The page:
According to the release, certain areas of the welded steel girders were identified as being fracture critical, but no primary fractures were found in those areas. Initial assessment indicates the collapse began at the west end of the bridge.

As more debris are removed and areas are more accessible, further examination is expected to be performed. The NTSB also plans to conduct forensic examination of several of the bridge’s components, as well as evaluate the design of the bridge, its condition at the time of the collapse, its maintenance and rehabilitation history and its inspection and load rating history.

Footage recovered from the seven cameras on the Port Authority bus will be analyzed for further information by a group of specialists. These cameras include one forward-facing camera, one right side aft facing camera and five interior cameras.

The initial assessment of these cameras is reportedly consistent with the initial assessment of the bridge components.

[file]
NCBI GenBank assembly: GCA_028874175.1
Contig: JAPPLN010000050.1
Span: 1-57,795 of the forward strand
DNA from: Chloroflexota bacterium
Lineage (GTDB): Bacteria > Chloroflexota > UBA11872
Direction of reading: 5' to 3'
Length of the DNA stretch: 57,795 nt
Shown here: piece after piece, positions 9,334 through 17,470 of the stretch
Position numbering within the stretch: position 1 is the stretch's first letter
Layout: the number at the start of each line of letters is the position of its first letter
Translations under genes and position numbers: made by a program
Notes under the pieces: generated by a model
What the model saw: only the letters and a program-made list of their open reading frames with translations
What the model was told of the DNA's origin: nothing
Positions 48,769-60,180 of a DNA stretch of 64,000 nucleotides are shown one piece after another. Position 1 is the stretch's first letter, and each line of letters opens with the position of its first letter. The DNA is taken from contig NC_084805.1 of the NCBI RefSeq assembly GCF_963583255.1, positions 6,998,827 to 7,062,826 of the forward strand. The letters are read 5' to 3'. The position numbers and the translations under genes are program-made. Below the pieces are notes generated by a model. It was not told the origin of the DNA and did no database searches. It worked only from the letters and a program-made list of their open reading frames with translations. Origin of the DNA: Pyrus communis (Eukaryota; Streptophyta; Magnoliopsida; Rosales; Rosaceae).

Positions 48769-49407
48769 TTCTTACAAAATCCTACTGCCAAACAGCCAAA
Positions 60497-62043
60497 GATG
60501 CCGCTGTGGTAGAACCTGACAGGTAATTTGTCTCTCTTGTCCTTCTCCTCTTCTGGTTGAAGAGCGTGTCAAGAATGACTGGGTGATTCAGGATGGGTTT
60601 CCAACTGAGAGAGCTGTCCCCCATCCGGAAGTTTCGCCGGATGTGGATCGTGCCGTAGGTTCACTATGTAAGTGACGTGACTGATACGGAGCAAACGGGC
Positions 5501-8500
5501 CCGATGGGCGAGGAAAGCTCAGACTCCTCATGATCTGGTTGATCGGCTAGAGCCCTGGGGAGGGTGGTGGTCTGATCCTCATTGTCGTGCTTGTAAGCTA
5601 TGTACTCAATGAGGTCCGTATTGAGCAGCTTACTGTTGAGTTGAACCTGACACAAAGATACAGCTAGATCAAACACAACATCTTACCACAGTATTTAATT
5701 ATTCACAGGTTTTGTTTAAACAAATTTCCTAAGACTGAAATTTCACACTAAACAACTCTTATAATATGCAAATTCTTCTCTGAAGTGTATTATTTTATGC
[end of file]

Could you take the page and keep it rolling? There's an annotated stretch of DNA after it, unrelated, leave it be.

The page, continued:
“The recovery of evidence, including extraction and documentation, is expected to be a lengthy process,” the NTSB wrote. “All aspects of the collapse remain under investigation while the NTSB determines the probable cause, with the intent of issuing safety recommendations to prevent similar events.”

In May, the NTSB provided an update on the recovery of structural components and tests currently being conducted to evaluated materials used when constructing the bridge, as well as a review of new footage recovered from a transit bus camera system.

Investigators reviewed video footage from the time of the collapse from two of the cameras on a Port Authority transit bus. The cameras, one forward-facing and one rear-facing the curbside, were determined to have “investigative value” with frames depicting events of interest.

The first frame, from the forward-facing camera, reportedly shows the bridge deck separating at the east expansion joint. The second frame, from the curbside camera, reportedly shows that, at nearly the same time, the west end of the bridge had already fallen off the west abutment.

“Thus far, the investigation has not found any evidence of widespread deficiencies with rigid K-frame superstructure types,” wrote the NTSB. “All aspects of the collapse remain under investigation while the NTSB determines the probable cause, with the intent of issuing safety recommendations to prevent similar events.”